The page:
Two controlled persons have applied for, and been granted, permission to appeal to the Court of Appeal against High Court judgments in this reporting period. The Secretary of State has also applied for, and been granted, permission to appeal to the Court of Appeal in relation to two control order cases.

As reported in the last written ministerial statement, the House of Lords heard the appeals in the cases of AE, AF and AN between 3 and 9 March 2009. The judgments, handed down on 10 June 2009, held that for control order proceedings to be compatible with article 6 of the ECHR, a controlled person must be given sufficient information about the allegations against him to allow him to give effective instructions in relation to those allegations. Provided that this requirement is satisfied there can be a fair trial notwithstanding that the controlled person is not provided with the detail or the sources of the evidence forming the basis of the allegations. Where, however, the open material consists purely of general assertions and the case against the individual is based solely or to a decisive degree on closed materials the requirements of a fair trial will not be satisfied, however cogent the case based on the closed materials may be. All three appeals were allowed and the cases will now be remitted to the High Court for this disclosure test to be applied.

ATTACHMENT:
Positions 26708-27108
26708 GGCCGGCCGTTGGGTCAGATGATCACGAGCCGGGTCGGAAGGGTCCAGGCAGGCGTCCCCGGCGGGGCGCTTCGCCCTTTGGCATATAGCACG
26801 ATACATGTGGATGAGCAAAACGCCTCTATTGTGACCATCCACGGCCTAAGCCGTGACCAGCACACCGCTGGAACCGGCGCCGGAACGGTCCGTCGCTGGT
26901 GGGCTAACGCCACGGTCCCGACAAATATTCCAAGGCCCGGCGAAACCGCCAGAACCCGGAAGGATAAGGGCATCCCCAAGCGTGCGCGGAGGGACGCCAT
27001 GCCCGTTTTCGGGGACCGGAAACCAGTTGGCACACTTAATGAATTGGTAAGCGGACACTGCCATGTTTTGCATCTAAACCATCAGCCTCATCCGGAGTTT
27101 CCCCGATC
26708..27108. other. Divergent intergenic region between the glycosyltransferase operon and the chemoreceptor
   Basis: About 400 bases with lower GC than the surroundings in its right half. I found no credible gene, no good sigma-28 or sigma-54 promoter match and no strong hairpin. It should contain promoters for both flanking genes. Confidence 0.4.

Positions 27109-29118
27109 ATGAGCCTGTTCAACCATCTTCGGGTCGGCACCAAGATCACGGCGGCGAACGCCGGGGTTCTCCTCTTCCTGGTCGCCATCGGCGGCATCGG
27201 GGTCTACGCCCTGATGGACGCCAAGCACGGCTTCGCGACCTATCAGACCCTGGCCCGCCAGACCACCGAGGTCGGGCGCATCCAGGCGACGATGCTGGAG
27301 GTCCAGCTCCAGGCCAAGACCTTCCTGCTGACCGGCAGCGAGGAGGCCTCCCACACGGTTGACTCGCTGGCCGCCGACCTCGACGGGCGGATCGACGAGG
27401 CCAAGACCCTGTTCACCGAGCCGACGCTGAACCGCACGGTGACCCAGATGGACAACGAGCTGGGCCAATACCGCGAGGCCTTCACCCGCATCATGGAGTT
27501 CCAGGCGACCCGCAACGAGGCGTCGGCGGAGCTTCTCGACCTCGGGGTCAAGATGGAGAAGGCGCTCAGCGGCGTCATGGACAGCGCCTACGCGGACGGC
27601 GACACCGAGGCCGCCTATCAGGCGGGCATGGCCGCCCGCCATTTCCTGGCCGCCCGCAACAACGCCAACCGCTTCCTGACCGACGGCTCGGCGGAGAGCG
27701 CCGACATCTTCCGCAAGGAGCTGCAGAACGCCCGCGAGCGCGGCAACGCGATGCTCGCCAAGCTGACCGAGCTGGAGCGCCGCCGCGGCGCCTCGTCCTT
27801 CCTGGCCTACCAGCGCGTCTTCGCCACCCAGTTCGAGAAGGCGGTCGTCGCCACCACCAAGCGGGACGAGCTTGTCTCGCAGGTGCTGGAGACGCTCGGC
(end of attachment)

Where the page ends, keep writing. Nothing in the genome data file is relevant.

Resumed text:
Full judgments are available at: http://www.bailii.org/